News – Is there news? Well, there might be.
As of next week, Podgate PG1 will be release on iTunes and a bunch of other platforms, and on a Wednesday night, we’re adding Podgate PG1: Live and Uncut to our Twitch channel!
The Friday Night SPICED crew are going to have Roastie and Spanners as guests this week on Thirsty’s one shot “We’re Getting Too Old For This Shit”. An action hero movie type deal. Rad as hell!
Talking about One Shots, we finished Bringing Home the Bacon a fortnight ago.
Yup, twenty-four sessions of a campaign that had a definite ending – nearly a hundred hours of a campaign did we play. Coincidentally, I also had the season finale of The Void on Videostorecowboy’s channel last week and finale of The Void (different game) on our friend Skaggeth’s channel this week.
What I really wanted to talk about today, was ending a campaign, and ending it on a good note. Now ending a campaign doesn’t always happen – people drift away and the game dissolves, or you’re playing game without an intended finish – however, sometimes, you know it has to end. I’m talking about that moment.
So what constitutes a good note?
Resolution of an individual character’s story
Each character, when developed over a campaign, will have an individual story. Something they are striving for, an open plot hook or a pathway that is clearly signed. Something that when completed, absolutely screams that this is the end of their ultimate story. When your character has that moment, it’s a great feeling. Yay, they resolved, good or bad.
Pushing a character beyond this point can sometimes feel like you’re dragging your heels roleplaying wise – their story is done. Not so bad when it’s right towards the end, but at a point, you know when their story is done. As much as we love them, we should let them go.
Resolution of the main story arc
This one might be obvious. If you’re running a main story arc, or have concluded a sandbox style thing where the story they’ve created comes to it’s end, this is a perfect point in which to end the campaign. Make sure you’ve wound up as much information as possible to ensure that the players know as much as possible in game. It’s a tough order, but worth taking the time to explain in game. People like to know what;s going on – how they got here, how their actions may have affected the decisions and answer some questions.
Doing this and respecting the narrative can be hard, but give it a shot. Learning something after the game has finished can feel a little cheap – it hasn’t been learnt by the right person – the character!
Why end it there? Well, we’ve all watched series that have run out of content and should have finished on a high. Throwing that food for thought – I hope you catch my meaning.
Saying good bye. Oh yeah. This can be a real doozey. That ‘before we do battle’ speech, the ability to leave each other notes in case the worst happens, and genuinely saying goodbye when characters go about their separate paths.
It’s all about closure – for you the PM, you the player and you the character.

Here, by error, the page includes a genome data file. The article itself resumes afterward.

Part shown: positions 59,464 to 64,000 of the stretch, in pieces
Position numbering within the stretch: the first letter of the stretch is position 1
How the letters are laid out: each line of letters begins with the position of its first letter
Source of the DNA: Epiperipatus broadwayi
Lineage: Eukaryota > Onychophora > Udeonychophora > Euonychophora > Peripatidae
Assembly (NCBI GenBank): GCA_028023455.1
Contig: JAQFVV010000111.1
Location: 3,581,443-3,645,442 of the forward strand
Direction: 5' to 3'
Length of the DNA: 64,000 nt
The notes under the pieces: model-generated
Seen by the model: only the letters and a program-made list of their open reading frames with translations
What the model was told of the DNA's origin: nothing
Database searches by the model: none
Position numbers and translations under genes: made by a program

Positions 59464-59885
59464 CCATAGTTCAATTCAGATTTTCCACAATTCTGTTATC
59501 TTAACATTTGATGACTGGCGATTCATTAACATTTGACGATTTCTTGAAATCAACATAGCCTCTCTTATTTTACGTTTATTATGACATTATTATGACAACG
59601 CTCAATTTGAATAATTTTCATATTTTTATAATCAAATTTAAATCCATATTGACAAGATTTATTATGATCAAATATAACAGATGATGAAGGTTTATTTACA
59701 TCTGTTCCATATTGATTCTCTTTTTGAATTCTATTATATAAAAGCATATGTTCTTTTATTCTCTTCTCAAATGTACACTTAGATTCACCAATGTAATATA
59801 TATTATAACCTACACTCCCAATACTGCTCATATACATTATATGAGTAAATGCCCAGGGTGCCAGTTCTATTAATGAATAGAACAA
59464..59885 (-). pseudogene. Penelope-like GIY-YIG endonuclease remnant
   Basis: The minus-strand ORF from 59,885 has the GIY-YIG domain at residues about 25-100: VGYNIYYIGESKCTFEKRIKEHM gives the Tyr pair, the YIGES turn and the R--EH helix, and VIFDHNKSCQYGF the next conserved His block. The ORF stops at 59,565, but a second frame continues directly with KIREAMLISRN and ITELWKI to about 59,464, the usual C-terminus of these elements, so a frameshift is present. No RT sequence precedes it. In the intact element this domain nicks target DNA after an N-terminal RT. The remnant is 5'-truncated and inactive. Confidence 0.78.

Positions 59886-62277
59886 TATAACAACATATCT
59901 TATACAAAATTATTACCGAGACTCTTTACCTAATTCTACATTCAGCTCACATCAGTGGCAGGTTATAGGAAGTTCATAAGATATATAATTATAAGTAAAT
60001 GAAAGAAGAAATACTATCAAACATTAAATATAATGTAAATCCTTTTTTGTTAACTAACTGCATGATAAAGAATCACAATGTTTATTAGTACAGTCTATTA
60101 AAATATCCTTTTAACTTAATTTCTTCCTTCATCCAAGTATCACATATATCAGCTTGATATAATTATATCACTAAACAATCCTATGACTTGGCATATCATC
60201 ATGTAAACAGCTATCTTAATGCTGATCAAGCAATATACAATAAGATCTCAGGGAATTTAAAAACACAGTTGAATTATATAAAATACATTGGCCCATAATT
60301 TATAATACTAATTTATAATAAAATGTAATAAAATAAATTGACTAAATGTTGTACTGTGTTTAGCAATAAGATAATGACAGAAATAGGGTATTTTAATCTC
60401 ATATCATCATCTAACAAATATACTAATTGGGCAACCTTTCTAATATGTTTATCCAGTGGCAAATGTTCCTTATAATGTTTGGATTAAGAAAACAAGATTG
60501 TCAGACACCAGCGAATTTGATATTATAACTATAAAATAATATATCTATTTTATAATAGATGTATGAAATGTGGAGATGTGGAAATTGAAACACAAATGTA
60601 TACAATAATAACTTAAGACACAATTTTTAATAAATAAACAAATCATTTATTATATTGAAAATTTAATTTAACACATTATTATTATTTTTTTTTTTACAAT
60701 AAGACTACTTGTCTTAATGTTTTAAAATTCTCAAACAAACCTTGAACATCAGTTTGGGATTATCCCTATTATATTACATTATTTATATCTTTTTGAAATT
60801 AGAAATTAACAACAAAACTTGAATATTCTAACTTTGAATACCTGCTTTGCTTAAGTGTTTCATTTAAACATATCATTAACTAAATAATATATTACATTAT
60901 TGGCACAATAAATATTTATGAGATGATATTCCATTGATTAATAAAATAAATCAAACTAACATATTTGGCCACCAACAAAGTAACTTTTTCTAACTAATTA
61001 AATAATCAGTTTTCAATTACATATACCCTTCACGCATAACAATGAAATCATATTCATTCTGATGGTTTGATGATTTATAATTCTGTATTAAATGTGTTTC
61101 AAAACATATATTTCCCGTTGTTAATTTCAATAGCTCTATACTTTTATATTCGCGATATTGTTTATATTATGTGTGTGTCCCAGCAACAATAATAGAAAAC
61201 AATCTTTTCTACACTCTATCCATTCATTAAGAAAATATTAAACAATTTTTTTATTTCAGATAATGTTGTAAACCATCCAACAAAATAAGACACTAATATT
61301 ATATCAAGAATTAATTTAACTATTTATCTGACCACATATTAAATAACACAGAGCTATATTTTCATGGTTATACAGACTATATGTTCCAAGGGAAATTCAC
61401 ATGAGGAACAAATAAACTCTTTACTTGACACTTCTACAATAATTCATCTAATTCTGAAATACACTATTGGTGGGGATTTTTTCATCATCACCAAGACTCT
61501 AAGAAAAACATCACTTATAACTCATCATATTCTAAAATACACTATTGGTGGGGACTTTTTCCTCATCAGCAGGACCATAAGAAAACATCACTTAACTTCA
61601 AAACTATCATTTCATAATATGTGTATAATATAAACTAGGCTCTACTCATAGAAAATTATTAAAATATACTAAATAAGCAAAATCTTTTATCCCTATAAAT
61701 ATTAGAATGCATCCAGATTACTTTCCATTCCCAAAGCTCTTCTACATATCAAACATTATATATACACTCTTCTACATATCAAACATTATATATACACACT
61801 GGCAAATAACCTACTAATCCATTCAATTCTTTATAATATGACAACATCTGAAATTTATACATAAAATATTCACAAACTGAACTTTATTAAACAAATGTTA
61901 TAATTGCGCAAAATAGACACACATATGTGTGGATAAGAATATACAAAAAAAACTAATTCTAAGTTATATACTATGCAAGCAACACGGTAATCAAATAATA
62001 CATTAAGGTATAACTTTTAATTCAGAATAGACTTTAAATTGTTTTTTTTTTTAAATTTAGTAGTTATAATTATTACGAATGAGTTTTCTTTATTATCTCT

Now, on the subject of resolving main story arcs, on Skaggeth’s “The Void”, we do not know everything, no where near everything, nor the effects of what our ultimate acts were. One way or another, they did get to say their goodbyes though. A lot of personal stuff was wrapped up too – a lot but not all.
Although very few of the points I mentioned actually were hit in that finale – it was a great satisfying ending. I loved it. Even the worst moments.
Even in our finale on Bringing Home the Bacon I made mistakes. I didn’t manage to get all the background plot points out. I just couldn’t have the right people in the right place. Mainly because many were in jail – and I totally forgot to wrap some of the smaller threads. Dumbass.
The individual wrap ups did mostly work to be honest – our players got the chance to decide how they wanted their character’s stories to play out, even though I often threw a little twist at them from time to time. Even the one out of the blue – major props Dev puppet, major props. My only regret was not having the nerve to sing the kid’s song live – admittedly, it would have slain. An note for improvement there – don’t be scared!
And goodbyes – well, we didn’t really do that. Especially with Helena, our cardboard NPC of the game. Everyone was in jail or on the run, or, in the case of Quinn, dead.
All good things come to an end and they’re given more importance when you know that there is an end. Imagine saying goodbye if you know you’ll be seeing them again. It doesn’t have the same emotional tie to it.
When you reach that end, my advice? Don’t cheat yourself out of it. Finish, get closure and don’t let the game or characters drag on because you still want to play the game. Let them go.
There’s no sure fire way to end a campaign, but the few basics here might be something you want to consider.
Although counter point – you might hate the game and can’t wait to see the back end of it. What do I know?
Time at the bar, drink up bitches.
– Blood, I am emotionally distraught, thanks ending of campaigns.